Nation/World

Brown apologizes for lost data disks

LONDON – Prime Minister Gordon Brown apologized Wednesday for a potentially disastrous government blunder in which two computer disks containing personal and financial data on 25 million Britons disappeared after a junior government minister said he handed them to a courier service.

“I profoundly regret and apologize for the inconvenience and worries that have been caused to millions of families,” Brown told the House of Commons, where the revelation created new embarrassment for a prime minister already feeling pressure from recent political missteps.

A government employee has told investigators that he downloaded the personal information, including bank account numbers, addresses and birth dates, put them on two disks and handed them Oct. 18 to the courier service TNT for delivery to another government office.

Though the data were password-protected, stronger security measures normally taken for such sensitive information were not applied – the information was not encrypted, and the package wasn’t sent by TNT’s registered service. The disks have not been seen since.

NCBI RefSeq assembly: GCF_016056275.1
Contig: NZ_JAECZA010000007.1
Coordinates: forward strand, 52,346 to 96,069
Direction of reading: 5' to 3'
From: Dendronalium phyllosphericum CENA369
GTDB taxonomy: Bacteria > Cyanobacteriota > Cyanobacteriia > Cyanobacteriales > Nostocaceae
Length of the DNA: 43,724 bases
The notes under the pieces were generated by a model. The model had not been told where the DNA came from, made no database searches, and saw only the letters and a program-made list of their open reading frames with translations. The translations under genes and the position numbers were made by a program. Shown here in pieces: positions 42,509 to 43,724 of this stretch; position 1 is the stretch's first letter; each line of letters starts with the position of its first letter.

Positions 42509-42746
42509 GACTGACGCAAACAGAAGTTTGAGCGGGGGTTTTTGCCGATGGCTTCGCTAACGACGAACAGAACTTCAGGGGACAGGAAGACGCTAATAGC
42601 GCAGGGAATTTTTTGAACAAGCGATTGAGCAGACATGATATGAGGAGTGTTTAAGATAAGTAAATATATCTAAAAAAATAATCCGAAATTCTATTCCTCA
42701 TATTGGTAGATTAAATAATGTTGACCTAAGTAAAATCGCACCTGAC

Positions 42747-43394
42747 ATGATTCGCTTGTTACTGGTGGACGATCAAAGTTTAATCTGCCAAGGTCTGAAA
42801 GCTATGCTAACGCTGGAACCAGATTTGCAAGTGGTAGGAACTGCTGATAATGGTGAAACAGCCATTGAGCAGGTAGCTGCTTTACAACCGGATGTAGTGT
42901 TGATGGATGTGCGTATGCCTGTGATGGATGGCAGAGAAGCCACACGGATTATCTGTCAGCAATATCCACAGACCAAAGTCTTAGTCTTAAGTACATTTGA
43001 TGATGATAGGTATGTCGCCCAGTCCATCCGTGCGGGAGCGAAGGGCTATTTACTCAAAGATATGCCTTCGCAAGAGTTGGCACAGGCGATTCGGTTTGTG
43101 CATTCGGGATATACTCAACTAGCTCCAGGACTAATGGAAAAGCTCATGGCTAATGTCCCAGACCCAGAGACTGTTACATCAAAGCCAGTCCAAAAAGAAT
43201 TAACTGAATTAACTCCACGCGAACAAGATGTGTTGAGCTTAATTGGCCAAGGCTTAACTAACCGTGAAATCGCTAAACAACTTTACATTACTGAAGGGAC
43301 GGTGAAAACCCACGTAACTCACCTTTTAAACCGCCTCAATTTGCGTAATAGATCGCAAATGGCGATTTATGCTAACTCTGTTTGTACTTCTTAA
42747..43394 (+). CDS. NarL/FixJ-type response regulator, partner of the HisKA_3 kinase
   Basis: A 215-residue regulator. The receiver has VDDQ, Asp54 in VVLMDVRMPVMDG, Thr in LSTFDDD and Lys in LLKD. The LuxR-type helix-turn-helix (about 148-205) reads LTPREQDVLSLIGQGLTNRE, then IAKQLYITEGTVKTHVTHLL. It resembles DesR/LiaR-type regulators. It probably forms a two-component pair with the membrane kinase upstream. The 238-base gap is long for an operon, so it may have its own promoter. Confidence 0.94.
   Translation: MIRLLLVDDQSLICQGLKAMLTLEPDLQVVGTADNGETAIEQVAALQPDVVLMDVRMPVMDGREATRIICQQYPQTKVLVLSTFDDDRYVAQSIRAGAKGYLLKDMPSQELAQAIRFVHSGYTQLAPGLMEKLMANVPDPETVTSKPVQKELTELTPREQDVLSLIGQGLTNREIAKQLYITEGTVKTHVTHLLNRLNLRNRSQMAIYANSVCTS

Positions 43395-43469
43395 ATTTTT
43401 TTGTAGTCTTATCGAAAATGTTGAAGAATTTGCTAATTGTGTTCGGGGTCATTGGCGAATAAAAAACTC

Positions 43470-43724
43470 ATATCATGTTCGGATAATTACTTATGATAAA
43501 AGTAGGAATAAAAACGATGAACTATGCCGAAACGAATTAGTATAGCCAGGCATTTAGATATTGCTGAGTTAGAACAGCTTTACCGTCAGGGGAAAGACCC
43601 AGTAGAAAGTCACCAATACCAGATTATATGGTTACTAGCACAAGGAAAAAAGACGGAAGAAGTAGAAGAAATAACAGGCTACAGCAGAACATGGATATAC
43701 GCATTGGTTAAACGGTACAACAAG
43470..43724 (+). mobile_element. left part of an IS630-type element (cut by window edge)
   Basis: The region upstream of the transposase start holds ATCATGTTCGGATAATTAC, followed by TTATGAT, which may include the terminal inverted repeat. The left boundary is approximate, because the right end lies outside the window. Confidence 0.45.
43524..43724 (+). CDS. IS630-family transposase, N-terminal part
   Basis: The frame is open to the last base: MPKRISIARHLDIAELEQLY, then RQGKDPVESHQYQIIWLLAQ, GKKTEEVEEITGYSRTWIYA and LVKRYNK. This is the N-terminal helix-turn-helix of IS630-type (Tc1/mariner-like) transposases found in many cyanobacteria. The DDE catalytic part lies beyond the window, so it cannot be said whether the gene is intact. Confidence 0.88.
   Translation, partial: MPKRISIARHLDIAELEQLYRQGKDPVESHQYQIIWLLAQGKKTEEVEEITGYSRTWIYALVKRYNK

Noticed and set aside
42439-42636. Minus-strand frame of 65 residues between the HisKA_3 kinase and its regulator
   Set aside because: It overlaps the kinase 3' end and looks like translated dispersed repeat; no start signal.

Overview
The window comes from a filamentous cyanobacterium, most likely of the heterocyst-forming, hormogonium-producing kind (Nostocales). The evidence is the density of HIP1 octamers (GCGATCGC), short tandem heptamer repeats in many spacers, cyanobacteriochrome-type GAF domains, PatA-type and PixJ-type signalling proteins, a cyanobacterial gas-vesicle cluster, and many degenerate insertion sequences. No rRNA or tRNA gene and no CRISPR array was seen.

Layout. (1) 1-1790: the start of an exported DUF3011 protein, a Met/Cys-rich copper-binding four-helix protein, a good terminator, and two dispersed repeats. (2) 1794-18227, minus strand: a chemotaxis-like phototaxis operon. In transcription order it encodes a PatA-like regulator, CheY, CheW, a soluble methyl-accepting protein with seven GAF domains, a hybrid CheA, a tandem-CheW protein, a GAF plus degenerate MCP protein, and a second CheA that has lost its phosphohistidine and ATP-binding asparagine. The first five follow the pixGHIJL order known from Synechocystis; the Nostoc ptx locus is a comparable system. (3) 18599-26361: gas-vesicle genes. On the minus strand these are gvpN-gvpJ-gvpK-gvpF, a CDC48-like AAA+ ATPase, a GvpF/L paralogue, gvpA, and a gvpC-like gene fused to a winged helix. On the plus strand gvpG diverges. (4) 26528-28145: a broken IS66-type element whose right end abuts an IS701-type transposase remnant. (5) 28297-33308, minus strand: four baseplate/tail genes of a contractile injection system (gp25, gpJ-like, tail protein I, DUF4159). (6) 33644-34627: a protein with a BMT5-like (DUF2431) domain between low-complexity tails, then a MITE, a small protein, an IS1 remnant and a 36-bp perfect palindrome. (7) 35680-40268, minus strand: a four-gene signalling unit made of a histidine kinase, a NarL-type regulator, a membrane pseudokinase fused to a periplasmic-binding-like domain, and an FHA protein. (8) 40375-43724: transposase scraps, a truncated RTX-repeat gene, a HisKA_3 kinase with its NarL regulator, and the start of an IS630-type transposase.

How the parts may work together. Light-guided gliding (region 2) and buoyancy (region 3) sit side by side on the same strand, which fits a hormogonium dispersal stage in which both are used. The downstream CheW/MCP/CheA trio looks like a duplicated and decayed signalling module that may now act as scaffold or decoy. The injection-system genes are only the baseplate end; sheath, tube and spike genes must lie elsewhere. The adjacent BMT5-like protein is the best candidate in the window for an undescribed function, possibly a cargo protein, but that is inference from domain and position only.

TNT spokesman David Walker said his company was cooperating with police concerning the package, but “we can’t say for sure that it was ever in our possession.”

The fear is that the data could be used to steal people’s identities and commit fraud on a grand scale. Brown said there was no evidence that the information had fallen into criminal hands.

Simon Davies, a data security expert and visiting fellow at the London School of Economics and Political Science, said without secure encryption, “there is very simple technology to break through password protection. It means very little.

“At every level, security has been breached,” he said. “We all want to know who authorized the system that would allow the dumping of all of this data on two disks.”

The disks contain information on 7.2 million families – all those with a child and therefore eligible for child benefits – and 25 million individuals. That means it affects more than 40 percent of the British population of 60 million.



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